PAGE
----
Summary and implications
The EU underlined its commitment to tackling the environmental challenges posed by climate change through the recent publication of its “Roadmap for moving to a competitive low carbon economy in 2050” (Roadmap). Billed by the European Commissioner for Climate Action, Connie Hedegaard, as a “clear and predictable framework for business and governments to prepare their low-carbon strategies”, the Roadmap sets out proposals to meet the following objectives:
- A substantial reduction of European greenhouse gas emissions by mid-century, contributing to the global effort to stem the negative impact of climate change upon the environment;
- A greater financial and social investment in a green economy, which it is believed will help protect against climate change; stimulate the European jobs market; and improve public health and lifestyle conditions; and
- A more efficient sourcing and usage of energy supplies, emphasising in particular an increased use of locally-produced, renewable resources to reduce the EU’s dependence on costly, price-volatile fuel imports and thereby increase energy security.
The low carbon economy Roadmap
To read the full text published by the European Commission on 8 March 2011, click here
Background to the Roadmap
In March 2010, the EU initiated Europe 2020, a new economic development strategy designed to generate “smart, sustainable and inclusive growth for Europe” in the aftermath of the recent financial crisis. Identifying energy production and consumption as one of several key areas in which significant changes are needed to boost economic growth, it subsequently launched a “flagship initiative” in January 2011 focusing on the creation of a low-carbon, resource-efficient and environmentally-conscious economy. Amongst the various long-term policies now being developed under this initiative, the Roadmap is regarded as one of a trio of “key deliverables” whose implementation will ensure the success of the drive to create a resource-efficient economy.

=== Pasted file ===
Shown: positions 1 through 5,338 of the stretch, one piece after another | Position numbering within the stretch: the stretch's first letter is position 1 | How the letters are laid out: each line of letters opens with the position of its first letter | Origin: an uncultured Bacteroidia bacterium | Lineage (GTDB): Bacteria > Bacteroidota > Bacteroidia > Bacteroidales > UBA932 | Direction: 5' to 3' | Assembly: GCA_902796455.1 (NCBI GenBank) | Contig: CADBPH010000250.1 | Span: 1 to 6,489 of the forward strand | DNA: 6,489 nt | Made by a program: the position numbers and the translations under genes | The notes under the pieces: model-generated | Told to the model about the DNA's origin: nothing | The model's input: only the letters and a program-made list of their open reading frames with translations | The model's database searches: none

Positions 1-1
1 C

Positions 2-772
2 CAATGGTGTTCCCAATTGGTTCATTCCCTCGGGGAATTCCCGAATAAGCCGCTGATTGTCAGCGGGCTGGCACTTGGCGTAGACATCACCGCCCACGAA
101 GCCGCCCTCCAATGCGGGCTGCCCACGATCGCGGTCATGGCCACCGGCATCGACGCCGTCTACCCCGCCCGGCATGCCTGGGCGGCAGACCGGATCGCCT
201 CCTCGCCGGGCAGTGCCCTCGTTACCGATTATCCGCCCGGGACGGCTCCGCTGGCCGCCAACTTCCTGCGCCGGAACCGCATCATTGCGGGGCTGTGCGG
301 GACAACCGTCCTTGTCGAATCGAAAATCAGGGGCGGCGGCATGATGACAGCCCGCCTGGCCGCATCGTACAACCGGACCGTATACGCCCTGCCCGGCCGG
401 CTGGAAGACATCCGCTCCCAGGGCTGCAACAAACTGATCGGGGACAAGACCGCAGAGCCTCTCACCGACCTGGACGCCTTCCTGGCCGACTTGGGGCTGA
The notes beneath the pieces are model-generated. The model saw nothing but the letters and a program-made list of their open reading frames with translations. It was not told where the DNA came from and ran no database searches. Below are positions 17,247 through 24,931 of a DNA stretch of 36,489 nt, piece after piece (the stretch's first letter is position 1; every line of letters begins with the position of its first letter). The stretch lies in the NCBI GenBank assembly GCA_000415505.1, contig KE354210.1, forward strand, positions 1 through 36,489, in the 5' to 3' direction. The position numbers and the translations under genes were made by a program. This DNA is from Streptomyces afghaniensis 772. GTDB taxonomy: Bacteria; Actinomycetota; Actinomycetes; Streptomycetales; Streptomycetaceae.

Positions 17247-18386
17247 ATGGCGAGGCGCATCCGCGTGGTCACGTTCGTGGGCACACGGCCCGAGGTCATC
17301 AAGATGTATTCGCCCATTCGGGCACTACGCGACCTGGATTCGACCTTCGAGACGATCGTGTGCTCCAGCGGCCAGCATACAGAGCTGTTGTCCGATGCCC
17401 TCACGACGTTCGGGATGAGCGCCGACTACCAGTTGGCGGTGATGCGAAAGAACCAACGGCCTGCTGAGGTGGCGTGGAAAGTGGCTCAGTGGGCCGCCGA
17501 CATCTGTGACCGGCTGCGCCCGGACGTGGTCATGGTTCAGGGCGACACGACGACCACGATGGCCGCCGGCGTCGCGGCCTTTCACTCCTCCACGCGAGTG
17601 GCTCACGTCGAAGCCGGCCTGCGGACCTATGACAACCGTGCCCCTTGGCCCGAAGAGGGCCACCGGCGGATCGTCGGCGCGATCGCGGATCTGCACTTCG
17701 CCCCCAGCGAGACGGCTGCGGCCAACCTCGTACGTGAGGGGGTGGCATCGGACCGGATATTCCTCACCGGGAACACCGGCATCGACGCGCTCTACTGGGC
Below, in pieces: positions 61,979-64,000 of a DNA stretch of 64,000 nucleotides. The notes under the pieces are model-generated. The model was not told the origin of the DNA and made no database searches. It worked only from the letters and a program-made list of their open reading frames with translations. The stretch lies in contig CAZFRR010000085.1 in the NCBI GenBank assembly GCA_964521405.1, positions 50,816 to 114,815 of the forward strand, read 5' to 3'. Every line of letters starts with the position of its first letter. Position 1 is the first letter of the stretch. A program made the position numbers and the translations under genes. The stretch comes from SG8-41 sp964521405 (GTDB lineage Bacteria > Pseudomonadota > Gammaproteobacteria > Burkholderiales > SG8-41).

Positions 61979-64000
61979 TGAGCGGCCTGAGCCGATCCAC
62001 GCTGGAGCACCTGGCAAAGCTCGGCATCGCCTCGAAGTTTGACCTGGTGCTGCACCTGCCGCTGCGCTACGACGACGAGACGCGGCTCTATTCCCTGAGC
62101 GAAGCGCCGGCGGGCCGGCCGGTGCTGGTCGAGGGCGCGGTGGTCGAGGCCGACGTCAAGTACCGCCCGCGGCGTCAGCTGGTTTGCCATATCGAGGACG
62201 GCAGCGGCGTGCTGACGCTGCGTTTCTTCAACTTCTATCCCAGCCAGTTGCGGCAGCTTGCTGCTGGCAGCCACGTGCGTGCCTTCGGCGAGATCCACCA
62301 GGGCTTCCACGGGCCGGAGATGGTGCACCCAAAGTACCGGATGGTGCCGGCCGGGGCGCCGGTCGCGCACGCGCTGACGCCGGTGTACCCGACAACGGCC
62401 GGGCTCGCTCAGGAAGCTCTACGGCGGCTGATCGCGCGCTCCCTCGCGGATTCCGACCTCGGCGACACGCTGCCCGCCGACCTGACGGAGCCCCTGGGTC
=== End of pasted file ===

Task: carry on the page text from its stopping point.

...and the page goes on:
The “key deliverables” for a resource-efficient economy
- CLIMATE CHANGE: Roadmap for moving to a low carbon economy by 2050 (published 8 March 2011)
- ENERGY: Energy Efficiency Plan (published 8 March 2011); Energy Roadmap 2050 (publication TBA)
- TRANSPORT: Roadmap to a Single European Transport Area White Paper (published 28 March 2011)
The Roadmap’s key goal
The main objective of the Roadmap is to build upon the energy efficiency targets set by the EU in its Europe 2020 strategy, namely:
- A reduction in greenhouse gas emissions to 20 per cent (or possibly 30 per cent if conditions allow) of 1990 levels;
- A 20 per cent increase in energy supplied by renewable sources; and
- A 20 per cent increase in overall energy efficiency.
The EU believes that, if its current energy policies are correctly implemented, it will comfortably meet the first two of these targets by 2020. However, it cautions that “much greater efforts will be needed” to meet the 20 per cent energy efficiency goal. The Roadmap, therefore, acts as a spearhead to further the efforts being made in this regard but also extends the scope of the targets to look towards the longer-term. Crucially, it sets the EU an ultimate goal of reducing emissions by 80–95 per cent by the middle of the century.
The reasoning behind this goal is both scientific and economic. On a scientific level, the EU points to the worldwide need to limit global warming to less than 2°C above pre-industrial temperatures. To stop a rise above this by 2050, developed nations such as those within the EU need to commit to a drastic reduction in their emissions (a goal since also endorsed by the European Council and Parliament). Further, the EU believes that converting to a low carbon economy will have knock-on economic benefits, in terms of creating jobs and new industries, cutting its energy costs and increasing European energy security and reducing the damage caused to (and the associated costs of treating) environmental and human health.